Easy Ways to Boost Your Child’s Creativity

We are all born creative. Every. Single. One. Of. Us. If we weren’t born creative we would never figure out how to roll over, sit up, or cry/laugh/whimper for attention. And, that’s before we have language skills! Somewhere between learning these skills and starting schools most of us have the creativity squashed out of us or, at the very least, hiding in the shadows of our souls. Any informal poll of adults will reveal that far fewer than 25% of them consider themselves to be creative on any level. Is it any wonder kids struggle with creativity?

We are all born creative. We’re not all talented, but we are creative. Nuture this side of your child (and yourself) and you will reveal layers of personality, ideas and depth you did not know existed. Play/create alongside your child and you’ll find yourself opening up as well. Concentrate on the act of creating and not on the results and you’ll likely end up pleased with both.

Play with color (2+)

Using finger paint or tempera paint get down and messy with your little people. Smear paint on butcher’s paper, waxed paper, and even on old sheets of newspaper. Talk about the colors you like and don’t like. Mix colors and see what happens. (red+yellow=orange, red+blue=purple, yellow+blue=green, everything mixed together=mud brown) Make shapes, people, smears and even try letters and numbers. Save your art and use it as wrapping paper - really - it’s fun and looks awesome wrapped around a package.

Wear old clothing and embrace the mess. Do not waste time washing up hands and surfaces until you are completely done. Once you are completely done, stick your little person in the tub while you clean up in the sink. Part of creativity is learning to make a mess and live with it until the project is done. Nothing is going to be permanently harmed during this project, just relax and have fun.

Make a recycled city (4+)

Save your paper towel/toilet paper rolls, aluminum foil scraps, fabric/yarn, netted bags (onions), cereal boxes, styrofoam and other recyclable materials for a week or so. When you have a good supply and a cleared kitchen table (or other work surface) - set down a flattened piece of cardboard as a base and start building your very own city. Have masking tape, duct tape, real glue (not school glue), butcher paper (to wrap around boxes so they can be decorated), paints, markers and crayons on hand when you start. This is project that can last 2-7 days, depending on the kids and your supplies. Don’t worry if nothing makes sense - just see what happens. Take lots of pictures as you build. If your kids are really involved, grab some paper and keep notes on what they’re talking about as they build. It’s fun to make a whole story when it’s done.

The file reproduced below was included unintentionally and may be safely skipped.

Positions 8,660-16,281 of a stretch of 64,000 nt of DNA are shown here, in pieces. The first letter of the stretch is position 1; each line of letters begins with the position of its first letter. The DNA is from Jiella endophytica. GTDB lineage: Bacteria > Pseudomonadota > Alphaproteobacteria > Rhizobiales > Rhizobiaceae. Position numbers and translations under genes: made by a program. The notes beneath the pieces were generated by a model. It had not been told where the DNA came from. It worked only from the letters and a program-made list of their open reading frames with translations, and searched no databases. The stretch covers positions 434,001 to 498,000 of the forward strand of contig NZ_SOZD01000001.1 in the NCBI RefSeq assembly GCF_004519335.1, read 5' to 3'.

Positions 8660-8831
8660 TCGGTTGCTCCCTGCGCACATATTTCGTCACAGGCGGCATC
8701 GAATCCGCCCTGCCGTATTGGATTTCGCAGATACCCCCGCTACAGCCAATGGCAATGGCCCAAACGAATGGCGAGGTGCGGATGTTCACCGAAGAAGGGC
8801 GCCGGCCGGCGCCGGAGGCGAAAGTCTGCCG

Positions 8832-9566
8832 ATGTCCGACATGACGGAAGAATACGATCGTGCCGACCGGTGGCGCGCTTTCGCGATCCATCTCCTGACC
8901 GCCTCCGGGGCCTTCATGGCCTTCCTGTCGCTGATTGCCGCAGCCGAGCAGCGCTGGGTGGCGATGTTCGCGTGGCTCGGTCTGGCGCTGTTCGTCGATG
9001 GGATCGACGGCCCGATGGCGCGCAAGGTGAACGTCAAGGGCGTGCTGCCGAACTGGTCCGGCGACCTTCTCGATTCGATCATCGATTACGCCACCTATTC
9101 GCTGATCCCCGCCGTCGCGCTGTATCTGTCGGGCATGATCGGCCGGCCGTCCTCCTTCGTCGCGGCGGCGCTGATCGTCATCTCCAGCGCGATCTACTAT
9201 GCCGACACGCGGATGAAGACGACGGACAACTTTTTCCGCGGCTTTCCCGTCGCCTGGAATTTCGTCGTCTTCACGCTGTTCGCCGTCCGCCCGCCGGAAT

Get real (6+)

Pick a wall on a porch, in one of the kids’ rooms, in the bathroom and get to work making a mural! You will have to paint the wall a solid base color. After that, work with your kids to come up with a plan for a design - geometric, a favorite book picture, a vacation photo. For realistic pictures, use a grid that can go from small picture to wall and sketch the picture square by square using the grid.

Give everyone a paper plate with acrylic colors and get to work. Put on your favorite music or an audiobook as you work. Don’t rush, don’t correct the kids (unless they get really crazy) and see what happens. You will end up with a wall full of memories of the actual process of painting. Even if you don’t love it or if it’s not worthy of Architectural Digest you will be glad you tried this. And, it’s just paint, when you or the kids are done with it, just put a new coat of paint over the top (after you’ve taken pictures).

Creating is fun! Discover it for yourself with your kids. Make a mess - you’re all washable! Laugh. Even if your end result is not museum-worthy, you’ve succeeded if you enjoyed the process. Don’t give up after just one project. Try new things every few months. Let your kids see you make mistakes and move on. Let them make mistakes and say nothing. Just have fun. You might be surprised in several years to see the fruits of these labors come to bear as your children opt to study engineering or design.

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